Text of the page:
Launch of Apollo 11
When Apollo 11 blasted off sending the first man to walk the moon, NASA and the astronauts were prepared for just about everything. Yet, with all the planning and forethought, they never imagined what a menace a little dust from outer space would become. Moon Dust, that is.
Moon Dust is a fine powder, but it cuts like glass. It’s formed when meteoroids crash into the moon, pulverizing rocks and dirt. The tiny grains are sharp and jagged, and cling to nearly everything. From the first Lunar mission to the last, Moon Dust remained a nuisance, coating spacesuits and eating away layers of moon boots.
While Moon Dust won’t be much of a problem to your drone operations, construction dust and airborne-environmental debris can be-especially if you operate in industrial or dusty environments. Besides the normal preflight once-over, you should be scheduling normal in-depth maintenance for your drone and UAS system that can help address this-and other potential problems. Depending on your drone, this can be simple, or it can be quite extensive. But whatever you do, repeat it on a regular basis to help catch small problems before they turn into big trouble. Here’s a list to get you started.
Besides keeping a shiny clean aircraft, hull cleaning also gives you a chance to inspect the condition of your drone and find hidden cracks or damage. First, inspect the aircraft using a deliberate pattern. II like to start on the top, work my way around the hull inspecting the arms, the main fuselage and then the undercarriage. Once inspected, I wipe the entire aircraft down (excluding the lens) using a soft cotton cloth with a non-abrasive, non-rinsing cleaner like Myer’s, Formula 409 or Fantastic (all non-bleach formulas).
Make sure to check and clean the battery compartment paying special attention to connectors and guides. For sensors, use a window cleaner and wipe with a clean cloth or cotton swab afterward.
Lens and filter checks
Never touch or clean your camera lens unless something actually gets on the glass. Your lens should always be covered with a filter-clear or otherwise-and that also with a lens cover on top. Should something get on the lens, try removing it with compressed air first then a lens cleaning cloth that has not been used before.
Never wipe a lens or filter with your shirt or other material as it can cause permanent damage. Your lens is one of the most important components of your aircraft. It should be treated that way. For filters, regularly check for any unusual wear or marks that can indicate improper storage or other problems. Replace any damaged filters immediately (you should always have a set of back-ups).
Check the blades for nicks, cracks or chips and replace any that show damage or wear. Also check the hub that connects to the motor and do the same. Some pilots advocate replacing props on a regular basis, but as long as there’s no damage, I keep the same ones flying. One exception is a hard landing or minor accident where the drone is not damaged. In that case, replace all props as a precautionary measure.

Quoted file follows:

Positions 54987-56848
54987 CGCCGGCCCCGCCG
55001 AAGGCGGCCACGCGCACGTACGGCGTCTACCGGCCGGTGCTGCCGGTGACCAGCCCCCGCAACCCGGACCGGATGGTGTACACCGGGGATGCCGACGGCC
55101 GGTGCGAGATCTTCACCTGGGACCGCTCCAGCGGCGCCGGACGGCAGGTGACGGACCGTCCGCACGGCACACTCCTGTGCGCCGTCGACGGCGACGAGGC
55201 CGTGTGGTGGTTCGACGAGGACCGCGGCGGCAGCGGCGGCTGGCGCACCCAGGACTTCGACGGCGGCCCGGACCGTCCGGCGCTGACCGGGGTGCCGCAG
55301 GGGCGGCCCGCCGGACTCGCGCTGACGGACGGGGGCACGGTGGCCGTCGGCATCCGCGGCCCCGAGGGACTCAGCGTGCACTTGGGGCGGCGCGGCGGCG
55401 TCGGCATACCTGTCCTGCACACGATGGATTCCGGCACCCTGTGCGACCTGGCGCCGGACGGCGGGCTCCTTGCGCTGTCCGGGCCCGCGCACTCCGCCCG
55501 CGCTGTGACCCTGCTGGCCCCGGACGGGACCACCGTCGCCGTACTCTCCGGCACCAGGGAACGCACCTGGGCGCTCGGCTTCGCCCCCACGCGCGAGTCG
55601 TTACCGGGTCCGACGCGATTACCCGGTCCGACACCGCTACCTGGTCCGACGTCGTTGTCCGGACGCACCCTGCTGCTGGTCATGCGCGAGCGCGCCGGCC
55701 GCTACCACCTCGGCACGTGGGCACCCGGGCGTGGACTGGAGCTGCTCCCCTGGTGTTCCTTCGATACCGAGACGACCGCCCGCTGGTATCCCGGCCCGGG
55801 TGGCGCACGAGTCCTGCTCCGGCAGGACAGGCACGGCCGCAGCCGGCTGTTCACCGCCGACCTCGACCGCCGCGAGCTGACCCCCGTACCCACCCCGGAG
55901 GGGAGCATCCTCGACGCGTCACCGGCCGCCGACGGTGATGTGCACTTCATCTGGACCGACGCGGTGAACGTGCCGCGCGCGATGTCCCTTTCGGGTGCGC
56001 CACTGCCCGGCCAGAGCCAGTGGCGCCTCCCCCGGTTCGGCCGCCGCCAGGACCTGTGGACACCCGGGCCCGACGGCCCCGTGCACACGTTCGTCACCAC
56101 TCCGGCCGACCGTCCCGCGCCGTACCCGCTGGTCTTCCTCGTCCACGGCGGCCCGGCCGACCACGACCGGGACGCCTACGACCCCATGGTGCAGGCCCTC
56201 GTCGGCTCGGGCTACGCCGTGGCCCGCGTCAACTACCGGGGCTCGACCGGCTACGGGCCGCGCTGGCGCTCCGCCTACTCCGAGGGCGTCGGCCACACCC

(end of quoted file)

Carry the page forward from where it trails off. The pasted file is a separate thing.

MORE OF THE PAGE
Motor check and maintenance
Inspect the motors for any damage or debris-especially if you store your drone in a soft foam case. Even if you always use motor caps when storing the drone, foreign objects and debris can still sometimes find its way into the motor openings and present a potential flight hazard. Blow out motors to remove any dust or dirt after each flight-and use a vacuum to remove any visible debris that you can see. When inspecting the motors, pay special attention to the tensioning springs on quick-mount props-dirt and dust loves to stick here and can cause prop mounting problems over the long haul. Clean any “sticky” dirt with a cotton swab. It’s also a good idea to slightly lubricate the spring with another swab moistened with gear oil. IMPORTANT: this should be just enough oil to get the swab slightly damp. Do not drip oil directly on the spring or allow it to get into the motor.
Screw torque check
Your aircraft generates varying amounts of vibration while flying. This can have the adverse effect of loosening screws and other parts on the platform. Make sure to check all screws and connectors regularly. Use an ordinary screwdriver, Star Wrench or Allen Wrench; nothing fancy is required. And be careful not to over-tighten.
Battery check and cycle
Batteries are the lifeblood of your aircraft. Know how long to keep them in service. DJI warranty is 6 months or 200 charges. Always rotate your batteries so that regular use is distributed evenly among all of your stock. To check battery health, push the front button and hold it for 5 seconds. The lights tell the story. (see chart)
Battery Chart from early DJI Phantom Manual
Remember, you can also use the DJI Go app when the aircraft is powered on and connected. This will show you current battery status including times charged, voltage by cell, and pilot settings such as critical and low battery warning levels.
Battery Status as displayed on DJI Go App
You may not be battling Moon Dust like an Apollo astronaut, but regular maintenance will go a long way towards keeping your drone from inadvertently crashing into the moon-or any other unintended landing surface-due to failures that could have been prevented by a little preventive care.